Optical mammography sheds new light on breast cancer
27 September 2012
New optical imaging technology could give doctors new ways to both identify breast cancer and monitor individual patients' response to initial treatment of the disease.
A five-year clinical study of the procedure, developed at Tufts University School of Engineering and funded by a $3.5 million grant from the National Institutes of Health, is now underway at the Tufts Medical Center in Boston.
The non-invasive technology uses near infrared (NIR) light to scan breast tissue, and then applies an algorithm to interpret that information. Differences in light absorption allow identification of water, fats, and oxygen-rich and oxygen-poor tissue, the primary structures in breast tissue.
"The consensus is that x-ray mammography is very good at detecting lesions but it's not as good at determining which suspicious lesions are really cancer," says Professor of Biomedical Engineering Sergio Fantini, who is leading the research effort. The Tufts NIR technique could complement standard mammography, particularly for women younger than 40 who may have dense breast tissue that tends to obscure detail in x-rays.
Because it does not use ionizing radiation, the NIR technique can be applied multiple times over a short period without risk of radiation exposure, Fantini notes. Another advantage of the technology is that, unlike other breast imaging methods, it can obtain functional real-time images of metabolic changes, such as levels of haemoglobin concentration and oxygenation.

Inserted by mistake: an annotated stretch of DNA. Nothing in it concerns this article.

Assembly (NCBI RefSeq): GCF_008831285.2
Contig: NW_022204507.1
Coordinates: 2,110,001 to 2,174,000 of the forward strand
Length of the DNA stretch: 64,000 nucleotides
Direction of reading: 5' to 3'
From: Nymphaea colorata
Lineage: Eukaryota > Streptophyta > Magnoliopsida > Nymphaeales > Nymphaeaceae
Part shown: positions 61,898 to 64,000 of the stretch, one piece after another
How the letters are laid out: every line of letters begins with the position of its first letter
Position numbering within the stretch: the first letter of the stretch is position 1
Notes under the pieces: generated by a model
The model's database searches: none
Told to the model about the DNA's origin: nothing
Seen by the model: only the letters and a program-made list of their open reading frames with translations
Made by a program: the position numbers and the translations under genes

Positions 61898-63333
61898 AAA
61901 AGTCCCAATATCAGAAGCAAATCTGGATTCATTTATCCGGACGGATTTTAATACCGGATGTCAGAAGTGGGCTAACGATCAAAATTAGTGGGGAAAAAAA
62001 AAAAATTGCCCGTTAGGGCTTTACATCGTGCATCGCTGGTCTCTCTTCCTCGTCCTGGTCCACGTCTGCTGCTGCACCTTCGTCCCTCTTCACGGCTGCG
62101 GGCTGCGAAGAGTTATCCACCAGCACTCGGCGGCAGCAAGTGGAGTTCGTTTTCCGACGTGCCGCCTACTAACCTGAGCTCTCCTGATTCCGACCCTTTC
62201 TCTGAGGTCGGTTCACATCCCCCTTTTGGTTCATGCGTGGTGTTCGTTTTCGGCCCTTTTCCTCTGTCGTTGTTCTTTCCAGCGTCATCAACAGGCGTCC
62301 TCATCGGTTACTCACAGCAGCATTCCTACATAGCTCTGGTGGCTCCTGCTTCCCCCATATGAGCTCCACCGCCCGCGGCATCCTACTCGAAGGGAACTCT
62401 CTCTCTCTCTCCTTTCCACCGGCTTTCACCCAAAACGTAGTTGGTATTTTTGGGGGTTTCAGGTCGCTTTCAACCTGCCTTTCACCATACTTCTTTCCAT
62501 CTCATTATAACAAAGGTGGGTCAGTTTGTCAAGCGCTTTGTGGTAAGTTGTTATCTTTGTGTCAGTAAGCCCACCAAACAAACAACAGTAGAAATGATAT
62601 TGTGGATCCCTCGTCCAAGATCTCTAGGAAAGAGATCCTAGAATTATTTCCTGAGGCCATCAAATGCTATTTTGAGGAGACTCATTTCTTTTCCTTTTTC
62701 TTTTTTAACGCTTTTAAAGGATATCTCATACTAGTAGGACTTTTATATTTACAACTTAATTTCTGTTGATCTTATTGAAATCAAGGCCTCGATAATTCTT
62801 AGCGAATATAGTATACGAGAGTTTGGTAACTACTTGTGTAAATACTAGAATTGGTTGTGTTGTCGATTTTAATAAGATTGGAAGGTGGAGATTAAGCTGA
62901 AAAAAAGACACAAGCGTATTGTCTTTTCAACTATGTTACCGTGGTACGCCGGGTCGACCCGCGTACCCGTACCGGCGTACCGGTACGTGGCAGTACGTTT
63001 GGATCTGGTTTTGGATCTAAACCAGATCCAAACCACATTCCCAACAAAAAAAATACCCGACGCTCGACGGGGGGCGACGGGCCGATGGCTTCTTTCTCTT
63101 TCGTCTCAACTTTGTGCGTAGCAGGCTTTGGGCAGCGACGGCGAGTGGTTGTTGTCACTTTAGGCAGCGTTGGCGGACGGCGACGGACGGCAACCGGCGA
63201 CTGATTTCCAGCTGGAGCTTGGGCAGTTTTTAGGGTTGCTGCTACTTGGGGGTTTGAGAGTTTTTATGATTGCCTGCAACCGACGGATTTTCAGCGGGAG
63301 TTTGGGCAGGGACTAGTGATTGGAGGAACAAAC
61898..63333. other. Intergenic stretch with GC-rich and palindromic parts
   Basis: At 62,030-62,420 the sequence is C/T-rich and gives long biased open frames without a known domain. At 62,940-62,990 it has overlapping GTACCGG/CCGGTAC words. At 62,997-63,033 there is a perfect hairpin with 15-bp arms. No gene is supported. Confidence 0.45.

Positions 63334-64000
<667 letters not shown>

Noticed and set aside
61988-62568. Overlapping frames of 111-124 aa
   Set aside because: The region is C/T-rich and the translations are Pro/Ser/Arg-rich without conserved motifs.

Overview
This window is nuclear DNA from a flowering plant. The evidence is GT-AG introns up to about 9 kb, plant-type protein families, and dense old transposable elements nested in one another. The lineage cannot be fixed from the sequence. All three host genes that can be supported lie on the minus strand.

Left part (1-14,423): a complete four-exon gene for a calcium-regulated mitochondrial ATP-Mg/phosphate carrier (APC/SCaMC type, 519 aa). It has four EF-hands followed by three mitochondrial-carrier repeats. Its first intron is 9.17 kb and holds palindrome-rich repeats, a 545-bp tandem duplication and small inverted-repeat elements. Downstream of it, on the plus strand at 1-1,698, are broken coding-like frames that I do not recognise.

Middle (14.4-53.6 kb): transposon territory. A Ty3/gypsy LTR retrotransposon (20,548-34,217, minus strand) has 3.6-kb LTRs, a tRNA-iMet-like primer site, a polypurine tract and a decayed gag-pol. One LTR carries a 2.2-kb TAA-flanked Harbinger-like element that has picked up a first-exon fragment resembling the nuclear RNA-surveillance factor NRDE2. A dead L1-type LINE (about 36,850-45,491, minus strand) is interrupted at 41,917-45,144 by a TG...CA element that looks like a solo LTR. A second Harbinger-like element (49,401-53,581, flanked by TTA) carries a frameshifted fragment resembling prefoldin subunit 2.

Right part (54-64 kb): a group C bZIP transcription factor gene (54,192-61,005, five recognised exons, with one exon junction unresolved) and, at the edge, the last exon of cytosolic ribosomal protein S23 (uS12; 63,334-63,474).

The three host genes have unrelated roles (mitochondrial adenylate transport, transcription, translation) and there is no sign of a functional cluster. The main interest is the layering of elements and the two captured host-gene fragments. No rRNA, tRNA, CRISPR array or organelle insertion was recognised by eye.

Optical mammography is also more comfortable than traditional mammograms. The patient's breasts are only lightly compressed between two horizontal glass panels and then illuminated by NIR light. A specialised software program displays real-time images of the breast as the optical system scans back and forth. A light detector within the system displays the intensity of the NIR beam as it is transmitted through the breast.
By using an algorithm based on the optical information, the technology generates breast images using the intensity of the transmitted light. The images are displayed automatically and can be read soon after the procedure, as is the case with x-ray mammograms. The technology can be packaged into compact, portable and handheld devices, say the researchers.
Shown above is an optical mammography image of haemoglobin oxygenation of a duct carcinoma in situ, a breast cancer in the lining of the milk ducts that has not yet invaded nearby tissues. In this image, the boxed area corresponds to the cancer location and indicates lower values of haemoglobin oxygenation.
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